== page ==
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University of Wisconsin–Madison

Tag: mass shooters

Ethics in the news – Dec. 8

The group representing black journalists is in serious financial trouble, according to a Huffington Post story Monday.

The National Association of Black Journalists is in such dire straights, it is considering using a Ford Foundation grant designated for strategic planning to pay the bills, the story said. The 40-year-old organization, which is the largest representing minority journalists, may have to shutter its physical location in College Park, Maryland.

Journalism ethics and their formalized codes often talk about interactions with the public through interviews, publishing, and responses to what is published. But, racial representation with the newsroom is an ethical consideration of the same importance because it helps news organizations seek and report the truth. Representation in the newsroom is reflected in those public interactions.

Kathleen Culver, associate director, wrote about how a lack of representation in the news for decades and centuries has lead to distrust among racial and ethnic minorities of traditional news organizations.

It’s an issue news media have talked about for decades without much improvement. Newspapers under 50,000 circulation have median of zero minority reporters. Even top-circulation papers like The New York Times recognize their need to diversify.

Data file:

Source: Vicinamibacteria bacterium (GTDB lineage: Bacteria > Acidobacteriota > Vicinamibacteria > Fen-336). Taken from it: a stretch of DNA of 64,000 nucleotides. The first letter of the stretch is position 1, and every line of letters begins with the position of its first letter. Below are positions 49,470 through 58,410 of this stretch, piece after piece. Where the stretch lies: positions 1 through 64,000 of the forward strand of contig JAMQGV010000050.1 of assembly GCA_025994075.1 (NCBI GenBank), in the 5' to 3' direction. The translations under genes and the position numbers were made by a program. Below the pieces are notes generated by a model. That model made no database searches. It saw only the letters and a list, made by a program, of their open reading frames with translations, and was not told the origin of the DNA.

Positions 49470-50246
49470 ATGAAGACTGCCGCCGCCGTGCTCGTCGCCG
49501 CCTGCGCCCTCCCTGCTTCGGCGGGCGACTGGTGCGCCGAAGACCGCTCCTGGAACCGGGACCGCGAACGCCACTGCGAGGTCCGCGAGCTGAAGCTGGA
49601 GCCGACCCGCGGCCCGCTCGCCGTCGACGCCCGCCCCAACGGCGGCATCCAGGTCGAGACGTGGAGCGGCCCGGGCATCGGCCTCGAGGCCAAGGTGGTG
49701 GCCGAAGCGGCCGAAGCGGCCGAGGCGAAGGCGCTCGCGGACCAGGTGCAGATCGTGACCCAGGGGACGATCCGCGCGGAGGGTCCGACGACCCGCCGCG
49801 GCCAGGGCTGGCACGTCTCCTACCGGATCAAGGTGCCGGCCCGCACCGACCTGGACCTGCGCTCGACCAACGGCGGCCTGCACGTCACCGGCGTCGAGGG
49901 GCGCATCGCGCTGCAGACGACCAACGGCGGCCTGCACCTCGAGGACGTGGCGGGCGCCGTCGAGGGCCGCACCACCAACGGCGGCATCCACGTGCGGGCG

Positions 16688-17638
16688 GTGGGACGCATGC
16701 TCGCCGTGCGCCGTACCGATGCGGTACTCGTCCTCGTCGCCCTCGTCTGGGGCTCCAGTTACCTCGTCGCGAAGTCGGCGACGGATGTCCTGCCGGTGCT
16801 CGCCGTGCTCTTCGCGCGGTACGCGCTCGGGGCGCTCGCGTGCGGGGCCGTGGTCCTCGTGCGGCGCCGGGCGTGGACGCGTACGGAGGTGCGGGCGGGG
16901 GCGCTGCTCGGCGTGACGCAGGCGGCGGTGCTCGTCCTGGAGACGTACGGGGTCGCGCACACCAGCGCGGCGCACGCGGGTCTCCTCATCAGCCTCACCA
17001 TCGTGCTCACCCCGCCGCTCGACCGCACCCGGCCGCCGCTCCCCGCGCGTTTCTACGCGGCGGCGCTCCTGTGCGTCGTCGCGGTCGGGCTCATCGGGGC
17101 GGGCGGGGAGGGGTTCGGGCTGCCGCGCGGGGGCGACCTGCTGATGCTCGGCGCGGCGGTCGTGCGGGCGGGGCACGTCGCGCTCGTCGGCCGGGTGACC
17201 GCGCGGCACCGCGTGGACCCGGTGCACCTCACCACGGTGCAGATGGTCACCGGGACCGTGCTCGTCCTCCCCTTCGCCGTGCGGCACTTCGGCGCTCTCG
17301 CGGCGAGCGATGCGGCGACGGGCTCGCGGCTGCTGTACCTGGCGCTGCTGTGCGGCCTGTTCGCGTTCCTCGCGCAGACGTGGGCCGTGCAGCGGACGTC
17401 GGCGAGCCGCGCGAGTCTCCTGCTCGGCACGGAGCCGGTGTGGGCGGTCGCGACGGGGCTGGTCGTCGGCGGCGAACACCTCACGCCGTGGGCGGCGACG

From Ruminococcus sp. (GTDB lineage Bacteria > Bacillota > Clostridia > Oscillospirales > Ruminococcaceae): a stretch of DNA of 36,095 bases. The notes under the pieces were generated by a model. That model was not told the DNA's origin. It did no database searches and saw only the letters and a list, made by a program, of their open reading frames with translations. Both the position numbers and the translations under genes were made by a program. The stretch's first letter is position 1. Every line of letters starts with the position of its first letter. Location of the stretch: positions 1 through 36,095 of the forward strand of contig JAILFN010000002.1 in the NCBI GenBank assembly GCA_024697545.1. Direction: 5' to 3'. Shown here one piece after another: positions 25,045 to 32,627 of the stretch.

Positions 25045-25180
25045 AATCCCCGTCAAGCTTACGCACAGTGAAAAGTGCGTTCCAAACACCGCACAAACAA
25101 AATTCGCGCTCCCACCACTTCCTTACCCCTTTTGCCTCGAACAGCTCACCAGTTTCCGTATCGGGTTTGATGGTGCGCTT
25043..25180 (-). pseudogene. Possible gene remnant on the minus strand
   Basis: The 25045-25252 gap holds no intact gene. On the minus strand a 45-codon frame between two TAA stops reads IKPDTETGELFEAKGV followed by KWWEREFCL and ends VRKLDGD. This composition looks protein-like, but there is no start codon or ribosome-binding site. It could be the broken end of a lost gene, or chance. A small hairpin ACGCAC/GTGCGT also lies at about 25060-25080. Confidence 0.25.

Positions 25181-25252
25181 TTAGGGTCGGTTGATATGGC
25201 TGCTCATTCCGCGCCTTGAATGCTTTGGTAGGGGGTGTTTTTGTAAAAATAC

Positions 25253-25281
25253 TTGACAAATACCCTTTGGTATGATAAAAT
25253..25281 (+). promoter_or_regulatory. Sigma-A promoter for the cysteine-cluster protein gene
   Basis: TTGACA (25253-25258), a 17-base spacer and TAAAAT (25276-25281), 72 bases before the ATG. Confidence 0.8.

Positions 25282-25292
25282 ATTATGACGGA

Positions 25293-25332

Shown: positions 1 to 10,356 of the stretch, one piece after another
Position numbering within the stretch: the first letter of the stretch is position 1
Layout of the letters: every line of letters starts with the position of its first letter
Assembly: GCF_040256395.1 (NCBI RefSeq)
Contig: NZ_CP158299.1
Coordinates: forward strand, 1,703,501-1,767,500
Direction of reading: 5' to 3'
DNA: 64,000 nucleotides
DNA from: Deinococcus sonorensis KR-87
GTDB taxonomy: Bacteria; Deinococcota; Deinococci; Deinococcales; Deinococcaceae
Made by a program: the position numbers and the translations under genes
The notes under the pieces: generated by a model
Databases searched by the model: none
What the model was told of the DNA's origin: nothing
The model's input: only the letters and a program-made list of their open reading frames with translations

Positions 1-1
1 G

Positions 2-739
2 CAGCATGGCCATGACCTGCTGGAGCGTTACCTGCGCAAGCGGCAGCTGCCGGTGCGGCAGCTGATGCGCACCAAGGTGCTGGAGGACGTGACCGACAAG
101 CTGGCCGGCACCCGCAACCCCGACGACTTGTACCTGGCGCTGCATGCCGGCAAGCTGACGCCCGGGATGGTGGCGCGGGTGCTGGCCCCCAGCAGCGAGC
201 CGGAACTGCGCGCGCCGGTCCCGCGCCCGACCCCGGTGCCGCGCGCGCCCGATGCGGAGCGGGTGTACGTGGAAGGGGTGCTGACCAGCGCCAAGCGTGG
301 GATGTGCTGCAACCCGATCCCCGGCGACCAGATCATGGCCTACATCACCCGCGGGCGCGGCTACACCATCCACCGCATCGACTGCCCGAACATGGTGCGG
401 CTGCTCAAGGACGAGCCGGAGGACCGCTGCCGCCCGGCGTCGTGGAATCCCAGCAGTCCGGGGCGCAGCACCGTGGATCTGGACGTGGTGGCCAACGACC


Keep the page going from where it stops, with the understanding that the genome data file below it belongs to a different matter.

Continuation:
Because reaching diverse audiences can boost revenues as well as connection with communities, some see reader demands for more diverse newsrooms as a way to change numbers that have been stagnant for years. But, the pipelines to professional newsrooms – student media – are still mostly white as well.

Nieman Labs this summer asked Twitter for ideas and solutions.

Read the ASNE newsroom survey that tracks diversity.

In other ethics in the news this week:

Ethics Center in the news:

Ethics in the News Oct. 6

The deadly campus shooting Thursday at Umpqua Community College in Roseburg, Oregon, that left 10 dead and others injured conjured up familiar ethics debates about reporting in post-tragedy environments.

Notably, conversation circulated around the naming of mass shooters, following comments by Douglas County Sheriff John Hanline who refused to say the shooter’s name publicly. While many have rallied behind movements like #NoNotoriety as a strategy to deter mass shooters, National Public Radio’s Elizabeth Jensen argued in favor of shooter identification as a means of unraveling a story and placing it in the larger context to hopefully identify trends and prevent future tragedies. Poynter’s Kelly McBride added that naming the shooter can prevent misinformation, citing the Sandy Hook Elementary School shooting where gunman Adam Lanza’s brother, Ryan Lanza, was incorrectly identified as the perpetrator early in the investigation.

But some large news organizations like CNN have observed the #NoNotoriety concerns and minimized both naming and showing the community college shooter. Fox News evening host Megyn Kelly brought the debate to Twitter voicing her disagreement with CNN’s Don Lemon who asserted that “we journalists must name shooters” in a tweet of his own. The debate is sure to continue as details emerge about UCC gunman Chris Mercer, 26, following the Oct. 1 shooting.

In other journalism ethics news this week:

Center for Journalism Ethics in the news: